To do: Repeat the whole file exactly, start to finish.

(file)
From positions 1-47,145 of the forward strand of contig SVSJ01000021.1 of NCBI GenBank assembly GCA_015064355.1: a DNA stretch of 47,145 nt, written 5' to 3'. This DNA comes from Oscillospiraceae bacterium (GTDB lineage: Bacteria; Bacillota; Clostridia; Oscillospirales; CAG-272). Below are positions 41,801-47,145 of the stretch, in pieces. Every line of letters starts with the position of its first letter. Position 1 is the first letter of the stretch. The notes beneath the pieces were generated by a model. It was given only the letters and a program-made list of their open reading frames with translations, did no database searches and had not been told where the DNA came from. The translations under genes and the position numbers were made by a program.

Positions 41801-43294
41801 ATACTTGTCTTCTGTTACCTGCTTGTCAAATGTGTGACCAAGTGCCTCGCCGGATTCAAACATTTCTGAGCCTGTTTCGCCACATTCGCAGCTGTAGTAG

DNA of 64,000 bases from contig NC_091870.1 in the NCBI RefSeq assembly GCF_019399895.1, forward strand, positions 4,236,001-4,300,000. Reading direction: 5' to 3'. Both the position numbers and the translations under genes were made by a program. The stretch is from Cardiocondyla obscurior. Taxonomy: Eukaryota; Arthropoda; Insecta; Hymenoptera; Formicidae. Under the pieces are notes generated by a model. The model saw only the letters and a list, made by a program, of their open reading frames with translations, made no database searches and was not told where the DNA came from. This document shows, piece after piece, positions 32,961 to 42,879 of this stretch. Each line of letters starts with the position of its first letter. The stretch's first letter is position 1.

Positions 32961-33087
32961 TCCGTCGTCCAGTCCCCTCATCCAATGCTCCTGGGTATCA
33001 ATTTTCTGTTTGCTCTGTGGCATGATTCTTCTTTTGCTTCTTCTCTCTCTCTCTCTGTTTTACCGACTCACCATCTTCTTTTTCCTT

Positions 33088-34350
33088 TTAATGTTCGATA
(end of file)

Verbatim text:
From positions 1-47,145 of the forward strand of contig SVSJ01000021.1 of NCBI GenBank assembly GCA_015064355.1: a DNA stretch of 47,145 nt, written 5' to 3'. This DNA comes from Oscillospiraceae bacterium (GTDB lineage: Bacteria; Bacillota; Clostridia; Oscillospirales; CAG-272). Below are positions 41,801-47,145 of the stretch, in pieces. Every line of letters starts with the position of its first letter. Position 1 is the first letter of the stretch. The notes beneath the pieces were generated by a model. It was given only the letters and a program-made list of their open reading frames with translations, did no database searches and had not been told where the DNA came from. The translations under genes and the position numbers were made by a program.

Positions 41801-43294
41801 ATACTTGTCTTCTGTTACCTGCTTGTCAAATGTGTGACCAAGTGCCTCGCCGGATTCAAACATTTCTGAGCCTGTTTCGCCACATTCGCAGCTGTAGTAG

DNA of 64,000 bases from contig NC_091870.1 in the NCBI RefSeq assembly GCF_019399895.1, forward strand, positions 4,236,001-4,300,000. Reading direction: 5' to 3'. Both the position numbers and the translations under genes were made by a program. The stretch is from Cardiocondyla obscurior. Taxonomy: Eukaryota; Arthropoda; Insecta; Hymenoptera; Formicidae. Under the pieces are notes generated by a model. The model saw only the letters and a list, made by a program, of their open reading frames with translations, made no database searches and was not told where the DNA came from. This document shows, piece after piece, positions 32,961 to 42,879 of this stretch. Each line of letters starts with the position of its first letter. The stretch's first letter is position 1.

Positions 32961-33087
32961 TCCGTCGTCCAGTCCCCTCATCCAATGCTCCTGGGTATCA
33001 ATTTTCTGTTTGCTCTGTGGCATGATTCTTCTTTTGCTTCTTCTCTCTCTCTCTCTGTTTTACCGACTCACCATCTTCTTTTTCCTT

Positions 33088-34350
33088 TTAATGTTCGATA